Gerund/Present participle:
*berandz > *berandaz

This may start to be declined like a regular adjective.

Supine/Past participle:
*buranaz > *boranaz

Note the a-umlaut causing the shift *u > *o.
ixals wrote:z [->] s
Might I suggest *z > r medially but *z > s finally? This might make the distribution of s and r more similar to Latin, where medial s was not that common, due to the Pre-Classical Latin rhotacism. It also helps distinguish the endings *-izi and *-iz in languages that lose the final vowel, so it helps distinguish the present form the imperfect. Also note that in West Germanic, final *z was generally lost while medial *z rhotacized.
Creyeditor wrote:
ixals wrote: 1. When changing Proto-Germanic words to make them sound more Latin, I have a sound change that changes /θ/ to either /d/ or /t/ depending on which sounds better for the word. I had the idea to actually specify the rules for that. I'm thinking about changing it to /d/ at the beginning of a word and to /t/ everywhere else. Changing it to /t/ between two vowels for examples is better than to /d/ because of the loss of intervocalic /d/ in a lot of Romance languages. But then changing it to /t/ would revert previous Germanic sound changes so I'm not sure about this. Opinions?
1. I think if you look at naturalistic sound changes, intervocalic /d/ and initial /t/ would be more natural if you view them as intervocalic lenition and word initial fortition. On the other hand having a intervocalic lenition apply twice would be a shame [:(]
Maybe there is some other possibility. /θ/ could become /t/ at the end of a word and /d/ in all other positions? I really don't know [:S]
I agree that intervocalic voicelessness with initial voicing is very unexpected.

Having it become /t/ only finally is almost the same thing as having it become /d/ in all cases. There are actually very few instances of final *þ in Proto-Germanic. One reason is that Pre-PG, final *t (> PG *þ) became *d (> PG *t), which is true of many IE branches. This final *t was lost in late PG. This is why you have words like *alu ‘ale, beer’ with a stem *aluþ-. The nom-acc.sg was originally *alut.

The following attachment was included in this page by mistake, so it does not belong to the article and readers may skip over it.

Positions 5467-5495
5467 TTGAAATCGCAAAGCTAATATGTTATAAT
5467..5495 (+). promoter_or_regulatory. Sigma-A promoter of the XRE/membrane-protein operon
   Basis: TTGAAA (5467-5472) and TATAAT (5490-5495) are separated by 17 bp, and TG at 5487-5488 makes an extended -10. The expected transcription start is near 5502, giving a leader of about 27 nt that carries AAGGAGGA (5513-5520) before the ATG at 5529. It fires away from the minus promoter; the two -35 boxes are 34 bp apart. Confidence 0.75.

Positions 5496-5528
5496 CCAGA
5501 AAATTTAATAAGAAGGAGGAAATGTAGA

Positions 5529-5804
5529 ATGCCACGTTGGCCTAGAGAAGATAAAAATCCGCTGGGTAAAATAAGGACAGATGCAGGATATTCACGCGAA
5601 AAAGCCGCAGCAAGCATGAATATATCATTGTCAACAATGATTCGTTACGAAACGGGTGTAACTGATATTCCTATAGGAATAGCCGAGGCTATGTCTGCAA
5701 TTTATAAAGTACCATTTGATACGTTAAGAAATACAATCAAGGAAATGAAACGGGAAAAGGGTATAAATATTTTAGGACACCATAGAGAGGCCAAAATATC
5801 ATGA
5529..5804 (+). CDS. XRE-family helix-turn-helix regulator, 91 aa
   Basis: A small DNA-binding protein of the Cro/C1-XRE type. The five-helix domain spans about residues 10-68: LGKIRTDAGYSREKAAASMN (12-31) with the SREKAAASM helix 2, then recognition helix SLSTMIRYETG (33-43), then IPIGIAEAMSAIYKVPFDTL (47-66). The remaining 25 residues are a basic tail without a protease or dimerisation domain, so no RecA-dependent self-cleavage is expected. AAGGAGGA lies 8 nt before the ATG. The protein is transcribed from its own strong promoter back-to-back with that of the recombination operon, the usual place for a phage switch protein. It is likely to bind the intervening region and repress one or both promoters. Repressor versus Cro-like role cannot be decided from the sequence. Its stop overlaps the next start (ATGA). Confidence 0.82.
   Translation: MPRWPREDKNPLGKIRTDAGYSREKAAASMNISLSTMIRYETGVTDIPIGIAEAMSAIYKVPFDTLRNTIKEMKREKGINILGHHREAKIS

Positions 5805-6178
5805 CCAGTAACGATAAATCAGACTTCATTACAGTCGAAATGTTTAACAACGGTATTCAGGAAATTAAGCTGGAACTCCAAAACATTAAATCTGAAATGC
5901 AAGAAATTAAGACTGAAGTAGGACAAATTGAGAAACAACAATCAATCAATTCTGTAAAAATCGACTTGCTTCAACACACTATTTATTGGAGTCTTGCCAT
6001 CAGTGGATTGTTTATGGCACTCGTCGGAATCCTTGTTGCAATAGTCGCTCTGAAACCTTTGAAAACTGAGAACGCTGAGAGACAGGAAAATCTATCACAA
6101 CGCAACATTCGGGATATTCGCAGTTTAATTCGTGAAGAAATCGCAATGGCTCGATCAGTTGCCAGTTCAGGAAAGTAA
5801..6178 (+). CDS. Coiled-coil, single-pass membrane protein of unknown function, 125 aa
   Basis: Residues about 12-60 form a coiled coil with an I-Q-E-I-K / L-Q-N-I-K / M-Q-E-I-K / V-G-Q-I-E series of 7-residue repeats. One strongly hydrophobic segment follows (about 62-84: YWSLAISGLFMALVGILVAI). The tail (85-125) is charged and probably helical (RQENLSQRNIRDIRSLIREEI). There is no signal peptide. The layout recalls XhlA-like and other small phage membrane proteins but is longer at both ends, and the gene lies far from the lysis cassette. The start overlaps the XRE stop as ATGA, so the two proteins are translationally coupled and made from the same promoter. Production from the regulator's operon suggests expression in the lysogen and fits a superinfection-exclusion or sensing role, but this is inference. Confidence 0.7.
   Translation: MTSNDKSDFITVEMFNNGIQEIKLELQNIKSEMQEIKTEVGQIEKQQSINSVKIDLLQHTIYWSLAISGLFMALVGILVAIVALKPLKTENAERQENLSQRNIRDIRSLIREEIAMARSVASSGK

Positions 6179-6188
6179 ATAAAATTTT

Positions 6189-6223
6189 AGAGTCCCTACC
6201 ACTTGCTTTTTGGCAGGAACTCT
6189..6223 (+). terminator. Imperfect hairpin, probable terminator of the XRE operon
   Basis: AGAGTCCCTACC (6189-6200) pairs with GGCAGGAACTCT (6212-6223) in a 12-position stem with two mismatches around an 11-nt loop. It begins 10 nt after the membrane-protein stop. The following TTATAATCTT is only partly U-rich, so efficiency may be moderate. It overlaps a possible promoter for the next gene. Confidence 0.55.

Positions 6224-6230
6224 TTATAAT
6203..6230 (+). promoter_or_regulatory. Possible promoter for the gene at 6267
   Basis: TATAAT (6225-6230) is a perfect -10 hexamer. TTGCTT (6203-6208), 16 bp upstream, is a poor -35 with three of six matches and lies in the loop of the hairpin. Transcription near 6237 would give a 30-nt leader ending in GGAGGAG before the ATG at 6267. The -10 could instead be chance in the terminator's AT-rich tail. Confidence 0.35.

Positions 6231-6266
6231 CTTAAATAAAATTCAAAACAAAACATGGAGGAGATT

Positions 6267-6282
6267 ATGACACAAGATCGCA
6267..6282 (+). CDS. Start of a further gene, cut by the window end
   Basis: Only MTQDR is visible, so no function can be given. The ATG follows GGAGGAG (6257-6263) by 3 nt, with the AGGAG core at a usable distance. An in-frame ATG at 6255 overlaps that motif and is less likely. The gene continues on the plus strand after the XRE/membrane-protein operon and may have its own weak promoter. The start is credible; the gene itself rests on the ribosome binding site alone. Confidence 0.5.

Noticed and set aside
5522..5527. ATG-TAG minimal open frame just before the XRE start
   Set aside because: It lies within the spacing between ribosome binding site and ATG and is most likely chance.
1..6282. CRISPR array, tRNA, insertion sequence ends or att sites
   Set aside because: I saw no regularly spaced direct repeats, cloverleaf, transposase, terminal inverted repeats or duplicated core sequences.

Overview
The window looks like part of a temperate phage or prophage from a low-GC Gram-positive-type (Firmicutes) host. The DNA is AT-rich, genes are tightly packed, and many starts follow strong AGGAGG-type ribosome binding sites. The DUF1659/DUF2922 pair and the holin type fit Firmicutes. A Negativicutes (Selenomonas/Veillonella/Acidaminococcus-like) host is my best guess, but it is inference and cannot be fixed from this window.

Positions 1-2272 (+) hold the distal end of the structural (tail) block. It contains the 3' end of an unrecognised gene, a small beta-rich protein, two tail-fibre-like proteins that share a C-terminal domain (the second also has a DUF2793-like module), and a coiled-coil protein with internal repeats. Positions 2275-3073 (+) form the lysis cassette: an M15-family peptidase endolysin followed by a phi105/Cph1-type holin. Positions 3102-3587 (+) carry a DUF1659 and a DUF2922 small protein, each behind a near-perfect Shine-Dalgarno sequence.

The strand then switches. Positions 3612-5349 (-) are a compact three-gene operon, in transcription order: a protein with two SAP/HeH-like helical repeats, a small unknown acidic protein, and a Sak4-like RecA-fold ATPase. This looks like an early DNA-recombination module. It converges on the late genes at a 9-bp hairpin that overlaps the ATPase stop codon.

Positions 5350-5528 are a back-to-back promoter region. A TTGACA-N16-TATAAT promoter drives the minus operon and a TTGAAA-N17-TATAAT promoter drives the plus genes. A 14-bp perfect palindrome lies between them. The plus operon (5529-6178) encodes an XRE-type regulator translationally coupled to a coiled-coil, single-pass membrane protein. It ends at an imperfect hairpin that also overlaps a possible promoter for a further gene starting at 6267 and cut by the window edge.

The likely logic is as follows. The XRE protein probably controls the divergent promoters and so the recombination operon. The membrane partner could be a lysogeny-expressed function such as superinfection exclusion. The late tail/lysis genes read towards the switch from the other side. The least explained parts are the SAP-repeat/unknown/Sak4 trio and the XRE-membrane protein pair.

Perhaps it could become /t/ in all cases? That would make the language look more Romance, e.g. instead of .

Alternatively, it could become voiceless only if it comes before or immediately after a stressed (i.e. mostly initial) vowel. So somewhat like Verner's law, although not quite. Grammatical words like pronouns can count as unstressed, as in Mainland Scandinavian where initial /θ/ became /d/ in pronouns (du, det etc.) but /t/ in content words (tunn), or as in English (thou, that vs. thin).

Also note that there is often an alternation in Germanic between *þ and *d due to Verner's law, so that means you can pick which one you want and generalize that form.
Creyeditor wrote:
ixals wrote:2. I'm thinking about changing something about the infinitive. In Proto-Germanic it is *-aną most of the time and it would be -ana in VG. But I don't like the outcomes for the Germance languages because its too long in my opinion, so I'm thinking about changing it irregularlytoo *-ane in VG. So the ending in Germanic Spanish (or Germañol) would change from -ana to -án and in Germanic Portuguese (or Germuguês) from -am to -ão. Opinions?
2. I thought the infinitives in Germanic languages were shortened in every Germanic branch, so I think irregularly doing something to produce nicer outcomes is totally okay.
All attested Germanic languages (possibly excluding some early inscriptions but that may be controversial) pretty regularly lost the second vowel in disyllabic inflectional endings if it was short. So *-aną > *-an, *-amaz > *-amz, *-adiz > *-adz, *-iniz > *-inz etc. The trigger could have been strictly phonological at some point, with analogy restoring some endings, or maybe it was always sensitive to morphology. The change must have spread to all Germanic languages only after they split up, since some languages (notably Old English) show indirect evidence for the final vowel from conditional sound changes.

Perhaps there could be a similar shift of final *ą (maybe also *a) to *e if it is in the second syllable of an inflectional ending, or just in the third syllable of a word. So it could be a regular change, just very rare. Note that PG didn't have unstressed short *e except before *r, so some conditional changes to create unstressed *e might be good to have.